How about this one: start battery life timer, open Skyrim save, and let the laptop just sit there until it runs dead. (Note that Skyrim will have the camera start circling the player in third person mode after a minute or two of inactivity.) That's about as consistently repeatable as I can come up with, though not necessarily a realistic test case. I would also be willing to check battery life on one laptop at our three detail settings to verify whether there's a difference in battery life or not. I might also check out some other games to see if they show variance in battery life (and if I can find a good looping test). Let me see if we can come up with something reasonable -- and we'd also want to test performance on battery power, as most higher end GPUs really clamp down on maximum clocks when on DC power.
    Reply
  • RoninX - Sunday, January 08, 2012 - link

    That Skyrim test sounds good to me, and testing performance on battery power would also be very useful.

    Thanks!
    Reply
  • joelypolly - Monday, January 09, 2012 - link

    Would be nice to have a web based comparison table so you can compare things like viewing angles, general specs and performance. Reply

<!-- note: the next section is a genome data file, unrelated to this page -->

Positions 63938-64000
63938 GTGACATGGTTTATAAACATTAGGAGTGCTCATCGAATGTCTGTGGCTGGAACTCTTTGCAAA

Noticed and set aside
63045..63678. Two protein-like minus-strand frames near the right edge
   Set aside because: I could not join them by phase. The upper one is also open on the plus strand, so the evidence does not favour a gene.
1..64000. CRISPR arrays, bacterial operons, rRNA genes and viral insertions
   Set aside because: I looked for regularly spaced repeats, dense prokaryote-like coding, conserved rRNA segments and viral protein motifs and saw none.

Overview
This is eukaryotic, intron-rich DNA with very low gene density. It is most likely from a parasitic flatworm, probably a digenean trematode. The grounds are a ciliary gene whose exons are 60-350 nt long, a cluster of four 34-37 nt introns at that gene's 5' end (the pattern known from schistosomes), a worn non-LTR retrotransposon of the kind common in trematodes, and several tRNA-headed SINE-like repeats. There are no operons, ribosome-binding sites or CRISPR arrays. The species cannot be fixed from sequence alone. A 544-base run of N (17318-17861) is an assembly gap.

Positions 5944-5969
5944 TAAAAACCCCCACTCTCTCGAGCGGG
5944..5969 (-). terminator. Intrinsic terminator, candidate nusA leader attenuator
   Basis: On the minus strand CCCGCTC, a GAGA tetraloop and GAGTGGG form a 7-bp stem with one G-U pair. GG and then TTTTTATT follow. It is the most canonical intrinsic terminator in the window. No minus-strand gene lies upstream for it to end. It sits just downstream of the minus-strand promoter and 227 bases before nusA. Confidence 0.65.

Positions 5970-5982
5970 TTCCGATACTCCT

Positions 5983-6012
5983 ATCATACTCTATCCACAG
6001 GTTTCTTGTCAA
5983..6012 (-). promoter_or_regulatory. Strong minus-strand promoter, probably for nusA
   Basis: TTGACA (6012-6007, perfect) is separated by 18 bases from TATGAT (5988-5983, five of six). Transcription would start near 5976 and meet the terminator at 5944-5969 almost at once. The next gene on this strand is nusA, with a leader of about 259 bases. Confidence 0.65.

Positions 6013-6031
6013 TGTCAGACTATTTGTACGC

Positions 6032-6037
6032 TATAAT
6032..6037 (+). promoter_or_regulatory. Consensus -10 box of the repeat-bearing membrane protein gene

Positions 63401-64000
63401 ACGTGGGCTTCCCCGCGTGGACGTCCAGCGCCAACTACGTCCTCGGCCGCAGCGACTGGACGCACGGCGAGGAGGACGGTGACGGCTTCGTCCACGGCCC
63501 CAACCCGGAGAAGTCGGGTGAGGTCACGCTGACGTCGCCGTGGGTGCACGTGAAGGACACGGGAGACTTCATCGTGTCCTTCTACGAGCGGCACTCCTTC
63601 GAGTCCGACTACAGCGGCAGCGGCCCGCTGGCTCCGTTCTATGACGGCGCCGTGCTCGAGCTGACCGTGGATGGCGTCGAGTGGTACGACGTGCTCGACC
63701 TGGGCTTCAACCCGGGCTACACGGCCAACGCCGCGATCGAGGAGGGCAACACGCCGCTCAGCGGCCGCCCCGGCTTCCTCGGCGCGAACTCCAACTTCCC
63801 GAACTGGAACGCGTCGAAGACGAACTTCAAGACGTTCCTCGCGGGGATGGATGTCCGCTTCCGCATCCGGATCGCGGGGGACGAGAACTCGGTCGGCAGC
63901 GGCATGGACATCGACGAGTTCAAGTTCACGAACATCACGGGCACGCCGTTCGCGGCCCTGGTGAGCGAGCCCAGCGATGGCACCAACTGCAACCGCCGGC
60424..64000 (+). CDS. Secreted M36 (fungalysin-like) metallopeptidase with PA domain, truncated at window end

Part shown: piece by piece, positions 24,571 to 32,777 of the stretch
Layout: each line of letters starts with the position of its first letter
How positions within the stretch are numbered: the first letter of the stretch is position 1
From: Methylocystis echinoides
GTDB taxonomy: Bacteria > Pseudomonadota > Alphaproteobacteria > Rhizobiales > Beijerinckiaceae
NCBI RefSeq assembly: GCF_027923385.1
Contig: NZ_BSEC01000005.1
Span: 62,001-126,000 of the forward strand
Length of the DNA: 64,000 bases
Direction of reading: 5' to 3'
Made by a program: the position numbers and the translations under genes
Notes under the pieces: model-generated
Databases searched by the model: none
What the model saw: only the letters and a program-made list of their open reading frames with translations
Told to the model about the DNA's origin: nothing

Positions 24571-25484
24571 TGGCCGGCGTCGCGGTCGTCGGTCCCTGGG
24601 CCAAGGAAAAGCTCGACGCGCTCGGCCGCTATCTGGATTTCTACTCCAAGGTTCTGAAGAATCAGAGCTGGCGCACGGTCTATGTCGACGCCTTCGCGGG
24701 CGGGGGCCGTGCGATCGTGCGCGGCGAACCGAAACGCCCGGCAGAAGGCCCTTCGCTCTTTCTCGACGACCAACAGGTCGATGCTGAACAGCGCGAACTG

• JamesAnthony - Thursday, January 12, 2012 - link

    I was wondering if you would be able to add to the video tests for games more notebooks with Nvidia Quadro and ATI FireGL video cards, as Dell specifically & several other vendors tend to use those cards as the only option available in business level or professional level laptops & it would be nice to know how well you could expect your $1500 Business laptop $3,000 CAD laptop to play some games when you get home with it.

    For Example
    AMD FirePro M8900 Mobility Pro
    NVIDIA Quadro 3000M
    NVIDIA Quadro 4000M
    NVIDIA Quadro 5010M

    AMD FirePro M5950 Mobility Pro
    NVIDIA Quadro 1000M
    NVIDIA Quadro 2000M

    NVIDIA NVS 4200M
    Reply